In the study by van Kimmenade et al., researchers investigated the utility of galectin-3 alone or together with natriuretic peptide testing for diagnosis and short-term prognosis estimation in subjects with acute HF. Galectin-3 was measured in 599 patients with acute dyspnea who presented to the emergency department, of whom 209 (35%) were diagnosed as ‘‘acute HF’’. The NT-proBNP was superior to galectin-3 for diagnosis of acute HF, the ROC curve of galectin-3 for the diagnosis of HF was 0.72 (P=0.001) as compared to a ROC curve for NT-pro BNP of 0.94 (P=0.001; difference with galectin-3 P=0.001). Concomitantly, galectin-3 levels were higher in those with acute HF than in those who did not (9.2 vs. 6.9 ng/mL; P=0.001). The analysis for mortality prediction showed that, for 60-day prognosis, galectin-3 had the greatest AUC at 0.74 (P=0.0001), whereas NT-proBNP had an AUC of 0.67 (P=0.009). At the same time, a multivariate logistic regression analysis showed that the elevation of galectin-3 was the best independent predictor of 60-day mortality (odds ratio 10.3, P<0.01) or the combination of death/recurrent HF within 60 days (odds ratio 14.3, P<0.001). The Kaplan-Meier analyses done in this study showed that the combination of an elevated galectin-3 with NT-proBNP was a better predictor of mortality than either of the two markers alone (44).
The study by Milting et al. analyzed several biomarkers for myocardial remodeling in plasma among them galectin-3, from 55 end stage HF patients who needed mechanical circulatory support (MCS). Subsequently, this data was compared to 40 healthy controls. Plasma biomarkers were analyzed pre- and 30 days post-implantation of a MCS. Galectin-3 levels were higher in HF patients than in controls (11 vs. 4.1 ng/mL, P=0.05), but galectin-3 remained elevated or even increased further 30 days after MCS in contrast to BNP levels that decreased after the MCS. However, patients who died or in whom multi-organ failure developed, had significantly higher galectin-3 levels, in comparison to those that had a successful procedure (45).
In the study by de Boer et al., 592 patients that were hospitalized for HF were followed for 18 months. They found that a doubling of galectin-3 levels was associated with a hazard ratio (HR) of 1.97 (1.62-2.42) for the primary outcome (P<0.001). Galectin-3 levels were correlated with higher IL-6 and CRP levels (P<0.002). The ROC analysis of galectin-3 for the prediction of the primary outcome showed an AUC of 0.67 (P<0.004), while the AUC of BNP was 0.65 (P<0.001). The combination of both galectin-3 and BNP was 0.69 (P<0.05 versus BNP or galectin-3 alone) while the AUC of 6-month galectin-3 was 0.66 (P<0.04). The predictive value of galectin-3 was stronger in patients with preserved LVEF (n=114) compared to patients with reduced LVEF (P<0.001). Galectin-3 shows being an independent marker for outcome in HF particularly in HF patients with preserved LVEF. In conclusion, they found that the interaction with LVEF much stronger in the subset of HF patients with preserved LVEF, in comparison to HF patients with reduced LVEF and that base-line galectin-3 levels were enough to predict outcome (39).
Chen et al. studied the predictive value of plasma galectin-3 in 62 patients with CHF. They found that the level of galectin-3 was significantly higher in NYHA functional class III and IV compared with that in control (P<0.05 and P<0.01, respectively). At the same time level of plasma galectin-3 was positively correlated with LAD (r=0.271, P<0.05) and LVEDD (r=0.480, P<0.01), but negatively correlated with LVEF (r=–0.683, P<0.01). In contrast the levels of plasma NT-pro BNP was positively correlated with LAD (r=0.481, P<0.01) and LVEDD (r=0.270, P<0.05), but negatively correlated with LVEF (r=–0.516, P<0.01). AUC was 0.798 when the level of plasma galectin-3 was more than 7.52 ng/mL and the sensitivity to predict CHF was 62.9%, and the specificity was 90%. On the other hand, the AUC was 0.901 when the level of plasma NT-pro BNP was more than 1,143 pg/mL and the sensitivity to predict CHF was 92.8% and the specificity was 85%. Indicating that specificity of galectin-3 to predict CHF is higher than NT-pro BNP, but not as sensitive (46).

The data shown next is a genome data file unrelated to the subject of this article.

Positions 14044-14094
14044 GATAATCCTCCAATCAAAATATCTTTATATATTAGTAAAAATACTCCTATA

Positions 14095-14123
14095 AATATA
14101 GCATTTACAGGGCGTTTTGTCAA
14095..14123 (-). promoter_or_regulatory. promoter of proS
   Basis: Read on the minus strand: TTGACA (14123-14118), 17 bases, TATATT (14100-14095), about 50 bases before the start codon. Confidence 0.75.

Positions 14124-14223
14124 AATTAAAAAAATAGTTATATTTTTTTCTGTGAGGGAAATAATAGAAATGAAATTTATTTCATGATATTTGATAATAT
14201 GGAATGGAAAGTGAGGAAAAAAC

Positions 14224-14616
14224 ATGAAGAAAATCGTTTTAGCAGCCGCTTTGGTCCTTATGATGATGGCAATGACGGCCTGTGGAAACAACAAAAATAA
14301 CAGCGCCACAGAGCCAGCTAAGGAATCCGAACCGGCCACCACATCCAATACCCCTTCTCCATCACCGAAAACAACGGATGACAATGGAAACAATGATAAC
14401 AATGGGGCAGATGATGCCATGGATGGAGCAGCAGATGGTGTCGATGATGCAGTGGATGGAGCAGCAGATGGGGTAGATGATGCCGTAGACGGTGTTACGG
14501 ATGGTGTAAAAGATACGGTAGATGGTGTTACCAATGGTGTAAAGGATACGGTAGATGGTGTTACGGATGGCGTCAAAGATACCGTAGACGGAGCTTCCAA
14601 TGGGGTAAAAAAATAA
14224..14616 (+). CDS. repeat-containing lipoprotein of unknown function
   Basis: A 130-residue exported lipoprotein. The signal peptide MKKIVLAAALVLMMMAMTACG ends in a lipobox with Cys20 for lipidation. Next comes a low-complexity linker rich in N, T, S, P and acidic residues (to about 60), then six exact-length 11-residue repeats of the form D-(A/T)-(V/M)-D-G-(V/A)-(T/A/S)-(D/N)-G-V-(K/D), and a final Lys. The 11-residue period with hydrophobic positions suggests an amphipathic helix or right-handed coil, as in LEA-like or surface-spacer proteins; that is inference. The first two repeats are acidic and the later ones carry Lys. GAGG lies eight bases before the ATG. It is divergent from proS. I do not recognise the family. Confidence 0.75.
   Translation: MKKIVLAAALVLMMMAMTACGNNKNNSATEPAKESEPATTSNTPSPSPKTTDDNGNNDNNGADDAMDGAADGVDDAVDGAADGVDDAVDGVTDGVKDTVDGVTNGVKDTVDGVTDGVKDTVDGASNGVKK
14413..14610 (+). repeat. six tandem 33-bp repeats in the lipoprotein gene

Disclosure: The authors declare no conflict of interest.
- Ho JE, Liu C, Lyass A, et al. Galectin-3, a marker of cardiac fibrosis, predicts incident heart failure in the community. J Am Coll Cardiol 2012;60:1249-56. [PubMed]
- Colucci W. Evaluation of the patient with heart failure or cardiomyopathy. Uptodate, 5 August 2013. Available Online: http://www.uptodate.com/contents/prognosis-of-heart-failure. Accessed 1 September 2014.
- Sharma K, Kass DA. Heart failure with preserved ejection fraction: mechanisms, clinical features, and therapies. Circ Res 2014;115:79-96. [PubMed]
- Coburn E, Frishman W. Comprehensive review of the prognostic value of galectin-3 in heart failure. Cardiol Rev 2014;22:171-5. [PubMed]
- Hrynchyshyn N, Jourdain P, Desnos M, et al. Galectin-3: a new biomarker for the diagnosis, analysis and prognosis of acute and chronic heart failure. Arch Cardiovasc Dis 2013;106:541-6. [PubMed]
- Kawaguchi M, Hay I, Fetics B, et al. Combined ventricular systolic and arterial stiffening in patients with heart failure and preserved ejection fraction: implications for systolic and diastolic reserve limitations. Circulation 2003;107:714-20. [PubMed]
- Yancy CW, Jessup M, Bozkurt B, et al. 2013 ACCF/AHA guideline for the management of heart failure: a report of the American College of Cardiology Foundation/American Heart Association Task Force on Practice Guidelines. J Am Coll Cardiol 2013;62:e147-239. [PubMed]
- Loffredo FS, Nikolova AP, Pancoast JR, et al. Heart failure with preserved ejection fraction: molecular pathways of the aging myocardium. Circ Res 2014;115:97-107. [PubMed]